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USER'S GUIDE

INTEGRATED ENVIRONMENT
OPTIMIZATION
COMMANDlINE COMPILER
INSTALLATION
BORLAND
BorlancP c++
Version 3.0
User's Guide
BORLAND INTERNATIONAL, INC. 1800 GREEN HILLS ROAD
P.O. BOX 660001, SCOTTS VALLEY, CA 95067-0001
Rl
Copyright 1991 by Borland International. All rights reseNed. All
Borland products are trademarks or registered trademarks of
Borland International, Inc. Other brand and product names are
trademarks or registered trademarks of their respective holders.
Windows, as used in this manual, refers to Microsoft's
implementation of a windows system.
PRINTED IN THE USA.
10 9 8 7 6 5 4 3 2 1
c o N T
Introduction 1
What's in Borland C++ . . . . . . . . . . . . . . . .. 1
Hardware and software requirements ... 4
The Borland C++ implementation ....... 4
The Borland C++ package . . . . . . . . . . . . .. 5
The User's Guide. . . . . . . . . . . . . . . . . . . .. 5
Tools and Utilities Guide .............. 6
The Programmer's Guide .............. 7
The Library Reference . . . . . . . . . . . . . . . .. 8
Using the manuals .................... 8
Programmers learning C or C++ ...... 9
Experienced C and C++ programmers . 9
Typefaces and icons used in these books . 9
How to contact Borland ............... 10
Resources in your package .......... 11
Borland resources . . . . . . . . . . . . . . . . .. 11
Chapter 1 Installing Borland C++ 13
Using INSTALL ..................... 14
Protected mode and memory ........ 15
DPMIINST . . . . . . . . . . . . . . . . . . . . .. 15
DPMIMEM ..................... 16
DPMIRES ....................... 16
Extended and expanded memory .. 17
Running BC . . . . . . . . . . . . . . . . . . . . . .. 18
Laptop systems .................... 18
The README file . . . . . . . . . . . . . . . . . . .. 18
The HELPMELDOC file ............... 19
Example programs .................. 19
Customizing the IDE ................. 19
Chapter 2 IDE basics 21
Starting and exiting .................. 22
Command-line options ............. 22
The Ib option ................... 22
The I d option ................... 22
The I e option ................... 23
E N T s
The Ih option ................... 23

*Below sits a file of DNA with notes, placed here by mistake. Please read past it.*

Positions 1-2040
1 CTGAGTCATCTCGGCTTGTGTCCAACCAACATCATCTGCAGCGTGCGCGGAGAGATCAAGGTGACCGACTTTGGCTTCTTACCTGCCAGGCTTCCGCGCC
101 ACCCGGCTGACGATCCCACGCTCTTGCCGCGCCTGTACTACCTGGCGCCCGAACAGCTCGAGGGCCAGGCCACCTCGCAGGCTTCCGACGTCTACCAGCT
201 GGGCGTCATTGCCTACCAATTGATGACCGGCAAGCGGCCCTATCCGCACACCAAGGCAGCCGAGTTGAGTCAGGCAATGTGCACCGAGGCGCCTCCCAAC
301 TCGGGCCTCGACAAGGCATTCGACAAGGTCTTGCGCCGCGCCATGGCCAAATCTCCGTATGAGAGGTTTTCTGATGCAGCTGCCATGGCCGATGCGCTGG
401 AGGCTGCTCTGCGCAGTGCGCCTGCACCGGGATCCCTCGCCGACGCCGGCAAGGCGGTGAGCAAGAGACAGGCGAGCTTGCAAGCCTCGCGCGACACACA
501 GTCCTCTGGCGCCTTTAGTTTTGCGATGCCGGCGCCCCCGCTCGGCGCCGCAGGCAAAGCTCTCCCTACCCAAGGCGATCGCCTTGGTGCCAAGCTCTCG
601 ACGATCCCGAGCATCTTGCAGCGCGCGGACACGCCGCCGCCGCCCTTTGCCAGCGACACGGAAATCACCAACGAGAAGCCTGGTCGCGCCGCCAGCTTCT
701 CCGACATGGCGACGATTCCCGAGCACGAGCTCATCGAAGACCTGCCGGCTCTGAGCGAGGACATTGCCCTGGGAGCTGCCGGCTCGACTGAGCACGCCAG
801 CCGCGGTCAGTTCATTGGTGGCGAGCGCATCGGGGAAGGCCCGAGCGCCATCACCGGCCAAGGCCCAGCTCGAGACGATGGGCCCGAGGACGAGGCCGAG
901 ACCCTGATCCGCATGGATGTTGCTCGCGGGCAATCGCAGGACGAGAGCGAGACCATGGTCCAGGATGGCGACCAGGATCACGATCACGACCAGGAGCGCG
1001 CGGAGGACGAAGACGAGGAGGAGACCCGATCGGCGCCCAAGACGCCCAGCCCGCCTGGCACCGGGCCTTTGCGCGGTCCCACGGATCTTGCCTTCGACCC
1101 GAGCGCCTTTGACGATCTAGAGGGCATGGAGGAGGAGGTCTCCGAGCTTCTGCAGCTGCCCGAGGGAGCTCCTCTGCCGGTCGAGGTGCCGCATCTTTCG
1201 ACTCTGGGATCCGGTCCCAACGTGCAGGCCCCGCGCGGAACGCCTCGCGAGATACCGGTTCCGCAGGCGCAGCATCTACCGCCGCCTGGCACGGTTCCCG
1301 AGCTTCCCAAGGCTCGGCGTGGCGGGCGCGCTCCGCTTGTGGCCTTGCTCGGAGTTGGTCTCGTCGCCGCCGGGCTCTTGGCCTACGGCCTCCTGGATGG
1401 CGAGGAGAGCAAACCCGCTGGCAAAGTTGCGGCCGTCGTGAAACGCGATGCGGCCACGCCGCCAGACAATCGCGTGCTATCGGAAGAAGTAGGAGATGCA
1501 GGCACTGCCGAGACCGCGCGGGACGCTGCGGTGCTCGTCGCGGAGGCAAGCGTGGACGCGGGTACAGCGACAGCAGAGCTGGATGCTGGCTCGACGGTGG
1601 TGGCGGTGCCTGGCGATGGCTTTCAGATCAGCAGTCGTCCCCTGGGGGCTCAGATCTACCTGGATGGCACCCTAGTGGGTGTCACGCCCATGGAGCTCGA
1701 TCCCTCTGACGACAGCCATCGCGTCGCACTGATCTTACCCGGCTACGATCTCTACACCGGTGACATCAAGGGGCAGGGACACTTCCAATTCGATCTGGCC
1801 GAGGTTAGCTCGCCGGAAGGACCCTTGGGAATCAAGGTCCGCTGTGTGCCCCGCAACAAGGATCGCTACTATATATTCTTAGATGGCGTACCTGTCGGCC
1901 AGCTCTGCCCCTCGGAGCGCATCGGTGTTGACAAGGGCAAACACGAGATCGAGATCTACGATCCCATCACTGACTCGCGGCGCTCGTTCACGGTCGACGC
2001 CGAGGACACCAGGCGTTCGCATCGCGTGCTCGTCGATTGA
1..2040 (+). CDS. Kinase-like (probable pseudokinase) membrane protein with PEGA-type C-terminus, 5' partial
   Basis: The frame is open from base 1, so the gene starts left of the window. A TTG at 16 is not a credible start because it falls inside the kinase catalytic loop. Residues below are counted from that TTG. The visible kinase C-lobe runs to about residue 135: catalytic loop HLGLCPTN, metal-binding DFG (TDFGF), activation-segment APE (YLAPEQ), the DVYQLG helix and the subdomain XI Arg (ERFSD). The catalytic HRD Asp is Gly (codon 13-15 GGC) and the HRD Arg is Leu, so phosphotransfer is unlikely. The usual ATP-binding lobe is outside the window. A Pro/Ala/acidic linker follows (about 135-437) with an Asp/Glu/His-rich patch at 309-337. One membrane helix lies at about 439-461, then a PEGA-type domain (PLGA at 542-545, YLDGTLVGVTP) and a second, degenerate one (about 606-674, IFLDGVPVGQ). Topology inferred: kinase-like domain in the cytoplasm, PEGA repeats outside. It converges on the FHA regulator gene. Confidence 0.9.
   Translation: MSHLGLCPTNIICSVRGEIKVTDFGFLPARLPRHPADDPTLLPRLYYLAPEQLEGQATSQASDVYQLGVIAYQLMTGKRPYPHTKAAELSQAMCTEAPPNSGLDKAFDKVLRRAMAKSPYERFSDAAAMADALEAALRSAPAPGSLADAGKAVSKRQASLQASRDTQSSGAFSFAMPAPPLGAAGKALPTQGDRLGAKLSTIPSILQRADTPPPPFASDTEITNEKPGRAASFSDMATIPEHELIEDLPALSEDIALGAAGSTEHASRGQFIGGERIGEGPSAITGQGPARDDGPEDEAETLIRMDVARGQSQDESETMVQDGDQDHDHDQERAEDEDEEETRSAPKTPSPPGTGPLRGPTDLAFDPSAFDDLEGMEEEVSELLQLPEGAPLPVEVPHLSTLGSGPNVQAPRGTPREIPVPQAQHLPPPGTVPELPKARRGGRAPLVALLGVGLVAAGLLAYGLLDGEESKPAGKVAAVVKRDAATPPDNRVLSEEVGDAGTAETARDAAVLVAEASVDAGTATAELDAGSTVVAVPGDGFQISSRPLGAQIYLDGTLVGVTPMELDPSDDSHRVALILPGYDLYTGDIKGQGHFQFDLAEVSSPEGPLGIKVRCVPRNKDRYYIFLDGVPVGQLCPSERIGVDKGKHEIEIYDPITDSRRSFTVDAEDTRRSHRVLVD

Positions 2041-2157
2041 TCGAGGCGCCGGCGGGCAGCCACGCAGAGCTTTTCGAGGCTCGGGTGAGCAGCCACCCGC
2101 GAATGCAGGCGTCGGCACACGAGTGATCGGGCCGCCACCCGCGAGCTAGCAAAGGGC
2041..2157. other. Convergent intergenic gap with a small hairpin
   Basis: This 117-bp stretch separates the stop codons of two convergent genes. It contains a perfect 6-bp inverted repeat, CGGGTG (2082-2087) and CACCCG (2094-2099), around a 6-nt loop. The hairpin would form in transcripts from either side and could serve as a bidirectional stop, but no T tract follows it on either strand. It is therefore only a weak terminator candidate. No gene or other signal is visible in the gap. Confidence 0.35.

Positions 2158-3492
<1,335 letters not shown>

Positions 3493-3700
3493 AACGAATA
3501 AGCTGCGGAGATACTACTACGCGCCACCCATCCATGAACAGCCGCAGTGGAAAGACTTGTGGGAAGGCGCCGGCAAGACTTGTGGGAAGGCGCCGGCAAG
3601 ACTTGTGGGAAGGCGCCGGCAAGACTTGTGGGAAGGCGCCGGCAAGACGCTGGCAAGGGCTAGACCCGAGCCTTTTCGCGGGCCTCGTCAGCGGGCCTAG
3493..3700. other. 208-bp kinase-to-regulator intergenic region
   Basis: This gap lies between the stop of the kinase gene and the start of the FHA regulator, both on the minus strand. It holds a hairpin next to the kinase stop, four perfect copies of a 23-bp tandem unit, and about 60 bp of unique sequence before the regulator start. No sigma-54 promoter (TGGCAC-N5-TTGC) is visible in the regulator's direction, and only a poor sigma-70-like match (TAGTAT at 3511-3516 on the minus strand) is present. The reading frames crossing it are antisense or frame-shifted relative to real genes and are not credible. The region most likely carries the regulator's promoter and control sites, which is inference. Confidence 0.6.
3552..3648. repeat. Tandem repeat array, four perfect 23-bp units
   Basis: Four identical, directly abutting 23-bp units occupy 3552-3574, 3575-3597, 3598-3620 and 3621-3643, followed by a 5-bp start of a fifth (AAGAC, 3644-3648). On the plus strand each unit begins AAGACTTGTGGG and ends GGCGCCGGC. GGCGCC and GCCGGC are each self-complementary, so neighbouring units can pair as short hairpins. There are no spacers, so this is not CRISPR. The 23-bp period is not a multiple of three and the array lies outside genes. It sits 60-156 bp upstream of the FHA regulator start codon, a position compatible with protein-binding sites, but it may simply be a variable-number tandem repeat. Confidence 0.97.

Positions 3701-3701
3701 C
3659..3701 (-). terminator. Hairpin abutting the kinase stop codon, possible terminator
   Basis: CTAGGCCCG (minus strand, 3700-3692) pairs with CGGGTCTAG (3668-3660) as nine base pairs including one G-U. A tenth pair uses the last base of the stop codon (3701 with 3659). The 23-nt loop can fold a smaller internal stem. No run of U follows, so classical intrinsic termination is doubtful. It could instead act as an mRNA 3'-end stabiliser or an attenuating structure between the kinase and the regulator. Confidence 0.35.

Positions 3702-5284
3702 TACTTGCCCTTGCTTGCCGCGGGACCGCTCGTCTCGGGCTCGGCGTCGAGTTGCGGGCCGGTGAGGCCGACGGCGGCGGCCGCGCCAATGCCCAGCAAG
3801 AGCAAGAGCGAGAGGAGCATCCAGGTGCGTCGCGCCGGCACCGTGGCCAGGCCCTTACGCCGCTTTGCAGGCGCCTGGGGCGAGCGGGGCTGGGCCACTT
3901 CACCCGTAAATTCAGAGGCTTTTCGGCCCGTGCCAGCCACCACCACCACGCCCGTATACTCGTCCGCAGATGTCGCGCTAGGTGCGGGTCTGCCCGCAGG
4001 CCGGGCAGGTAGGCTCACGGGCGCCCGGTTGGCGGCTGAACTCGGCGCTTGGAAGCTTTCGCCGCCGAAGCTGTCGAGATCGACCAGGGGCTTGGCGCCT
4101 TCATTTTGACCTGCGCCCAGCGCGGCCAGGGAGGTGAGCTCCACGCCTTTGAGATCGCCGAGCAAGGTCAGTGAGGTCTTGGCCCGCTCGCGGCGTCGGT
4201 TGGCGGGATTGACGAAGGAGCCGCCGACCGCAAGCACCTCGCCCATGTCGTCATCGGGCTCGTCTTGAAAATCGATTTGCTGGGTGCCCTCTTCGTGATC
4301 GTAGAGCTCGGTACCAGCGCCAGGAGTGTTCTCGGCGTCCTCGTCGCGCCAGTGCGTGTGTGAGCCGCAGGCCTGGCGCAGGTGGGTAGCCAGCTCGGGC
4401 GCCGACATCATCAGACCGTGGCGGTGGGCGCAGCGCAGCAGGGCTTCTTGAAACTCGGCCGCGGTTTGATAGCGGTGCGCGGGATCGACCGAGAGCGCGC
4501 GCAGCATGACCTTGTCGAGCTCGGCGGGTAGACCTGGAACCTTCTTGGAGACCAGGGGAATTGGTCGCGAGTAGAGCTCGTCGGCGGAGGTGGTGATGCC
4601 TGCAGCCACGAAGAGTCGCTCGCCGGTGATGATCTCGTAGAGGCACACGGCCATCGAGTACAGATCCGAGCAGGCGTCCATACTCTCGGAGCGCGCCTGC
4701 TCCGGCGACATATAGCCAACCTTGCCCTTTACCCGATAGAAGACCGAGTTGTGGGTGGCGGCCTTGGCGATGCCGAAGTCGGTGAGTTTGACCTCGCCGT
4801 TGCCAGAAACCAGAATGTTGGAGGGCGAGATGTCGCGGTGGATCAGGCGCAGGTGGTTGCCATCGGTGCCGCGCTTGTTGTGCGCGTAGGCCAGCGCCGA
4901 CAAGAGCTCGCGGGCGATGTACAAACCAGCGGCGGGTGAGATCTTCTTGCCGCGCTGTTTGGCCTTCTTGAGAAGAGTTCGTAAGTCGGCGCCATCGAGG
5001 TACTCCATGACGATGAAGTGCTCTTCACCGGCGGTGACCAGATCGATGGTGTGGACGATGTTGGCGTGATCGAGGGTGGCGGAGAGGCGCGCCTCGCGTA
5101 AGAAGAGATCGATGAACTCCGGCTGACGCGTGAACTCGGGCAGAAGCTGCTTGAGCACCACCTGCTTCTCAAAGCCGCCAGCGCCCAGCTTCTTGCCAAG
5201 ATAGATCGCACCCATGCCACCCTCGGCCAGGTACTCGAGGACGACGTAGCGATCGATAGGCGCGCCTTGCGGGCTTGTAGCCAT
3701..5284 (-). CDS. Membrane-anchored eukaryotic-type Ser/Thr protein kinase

The 11 option . . . . . . . . . . . . . . . . . . .. 23
The I m option . . . . . . . . . . . . . . . . . .. 23
The I p option ................... 24
The I r option. . . . . . . . . . . . . . . . . . .. 24
The Is option. . . . . . . . . . . . . . . . . . .. 24
The I x option ................... 24
Exiting Borland C++ ............... 24
The components ..................... 25
The menu bar and menus ........... 25
Shortcuts ....................... 26
Command sets .................. 26
Borland C++ windows. . . . . . . . . . . . .. 30
Window management . . . . . . . . . . .. 32
The status line ..................... 33
Dialog boxes ...................... 33
Check boxes and radio buttons .... 34
Input boxes and lists ............. 35
Configuration and project files . . . . . . . .. 36
The configuration file . . . . . . . . . . . . . .. 36
Project files. . . . . . . . . . . . . . . . . . . . . . .. 37
The project directory ............. 38
Desktop files .................... 38
Changing project files ............ 38
Default files ..................... 38
The Turbo C++ for Windows IDE ...... 39
Starting Turbo C++ for Windows .... 39
Command-line options ........... 40
Command sets .................... 40
Configuration and project files ....... 41
Using the SpeedBar ................ 42
Chapter 3 Menus and options
reference 45
== (System) menu . . . . . . . . . . . . . . . . . . . .. 46
Repaint Desktop ................... 46
Transfer items ..................... 46
File menu . . . . . . . . . . . . . . . . . . . . . . . . . .. 47
New ............................. 47
Open ............................. 47
Using the File list box ............... 48
Save .............................. 49
Save As ........................... 49
Save All .......................... 49
Change Dir ....................... 50
Print ............................. 51
Printer Setup ...................... 51
DOS Shell . . . . . . . . . . . . . . . . . . . . . . . .. 51
Exit .............................. 52
Closed File Listing ................. 52
Edit menu .......................... 52
Undo ............................. 53
Redo ............................. 53
Cut .............................. 54
Copy ............................. 54
Paste ............................. 54
Clear ............................. 54
Copy Example . . . . . . . . . . . . . . . . . . . .. 55
Show Clipboard ................... 55
Search menu ........................ 56
Find .............................. 56
Replace ........................... 58
Search Again . . . . . . . . . . . . . . . . . . . . .. 58
Go to Line Number ................ 59
Previous Error . . . . . . . . . . . . . . . . . . . .. 59
N ext Error ........................ 59
Locate Function. . . . . . . . . . . . . . . . . . .. 59
Runmenu .......................... 59
Run .............................. 59
Source code the same . . . . . . . . . . . .. 60
Source code modified . . . . . . . . . . . .. 60
Program Reset . . . . . . . . . . . . . . . . . . . .. 61
Go to Cursor ...................... 61
Trace Into. . . . . . . . . . . . . . . . . . . . . . . .. 61
Step Over . . . . . . . . . . . . . . . . . . . . . . . .. 62
Arguments ........................ 63
Debugger . . . . . . . . . . . . . . . . . . . . . . . .. 63
Debugger Options ................. 64
Compile menu. . . . . . . . . . . . . . . . . . . . . .. 64
Compile .......................... 64
Make ............................. 64